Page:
Three main issues stymie the story. The first stems from the new toy Forky and the inherent message that his story arc tries to convey. Although I respect Tony Hale, his Forky comes off annoying rather than endearing, constantly making weird noises like my four year old and consistently trying to throw himself in the trash (a gag that gets old very quickly) because he doesn’t want to be a toy. However, Woody recognizes how important Forky is to Bonnie’s adaptation to Kindergarten and keeps trying to save him. The lesson that Forky’s story implies, and to a lesser extent Bo, is that who you are isn’t defined by what you are supposed to be but rather what you choose to be. While an excellent message in and of itself, it’s something that’s been done a million times before and Toy Story 4 doesn’t present it in a fresh or interesting manner.

The second problem involves who the story chooses to focus on, which is mainly Woody and Bo Peep. While Annie Potts gives an excellent performance and demonstrates to Woody that you don’t have to have an owner to be happy, an inordinate amount of time is dedicated to this story-line. As a consequence other toys we’ve grown to love over the last quarter century like Rex (Wallace Shawn), Hamm (John Ratzenberger), and Jessie (Joan Cusack), get summarily pushed to the side. Hell even Tim Allen’s performance as Buzz amounts to little more than a supporting role. The core group’s diminished screen time negatively effects the film and while newcomers Ducky (Keegan Michael-Key), Bunny (Jordan Peele), and Duke Caboom (Keanu Reeves in a stellar performance) fair well, they can’t hold a candle to the OG toys.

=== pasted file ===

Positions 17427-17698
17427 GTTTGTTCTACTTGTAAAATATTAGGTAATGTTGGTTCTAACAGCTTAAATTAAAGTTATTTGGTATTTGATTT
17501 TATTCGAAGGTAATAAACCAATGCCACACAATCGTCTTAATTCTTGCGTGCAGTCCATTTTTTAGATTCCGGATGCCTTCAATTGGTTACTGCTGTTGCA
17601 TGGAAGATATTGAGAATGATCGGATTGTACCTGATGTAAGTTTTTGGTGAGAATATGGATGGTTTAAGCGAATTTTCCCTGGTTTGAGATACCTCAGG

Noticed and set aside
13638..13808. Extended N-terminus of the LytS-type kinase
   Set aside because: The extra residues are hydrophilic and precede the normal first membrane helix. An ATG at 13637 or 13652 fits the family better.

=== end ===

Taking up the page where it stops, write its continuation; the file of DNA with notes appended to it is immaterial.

Lastly, Toy Story 4 lacks a strong villain. Each of the first three Toy Story films utilizes a dynamic villain whether it’s the sadistic Sid, the money hungry Al, or the duplicitous and deceitful Lotso. With the fourth outing we get Gabby Gabby, a toy that seeks to possess Woody’s voice-box so a child will take her home. However, Christina Hendricks’ character never demonstrates any level of malevolence that makes her feel like a threat. Indeed she comes off more annoying than evil and even her ventriloquist dummy henchmen feel hokey rather than threatening. Additionally, Gabby Gabby’s story arc represents the very nature of entitlement. Her journey tacitly implies that you can take anything you want from other people even if it causes them pain, and not suffer any negative consequences. Indeed Gabby Gabby’s bad behavior ultimately gets rewarded. Look I don’t mean to come off as some moral authority, but this seems like a bad message to send kids.

I’m keenly aware that my take on Toy Story 4 doesn’t line up with most people. It currently holds a 98% fresh rating on Rotten Tomatoes and captured an “A” Cinemascore. I feel like someone who’s watched a completely different film than the majority of viewers. That’s OK. Movie reviews are at the end of the day opinions only and your mileage may vary.

I think what bothers me the most is that Toy Story 4 isn’t a bad film. In fact I would almost prefer that it was bad. As it stands however Toy Story 4 dwells firmly in the valley of mediocre.

And that’s just sad.

My rating System:

0-1 God Awful Blind Yourself With Acid Bad
2 Straight Garbage
3 Bad
4 Sub Par
5 Average
6 Ok
7 Good
8 Very Good
9 Great
10 A Must See

Toy Story 4: 5/10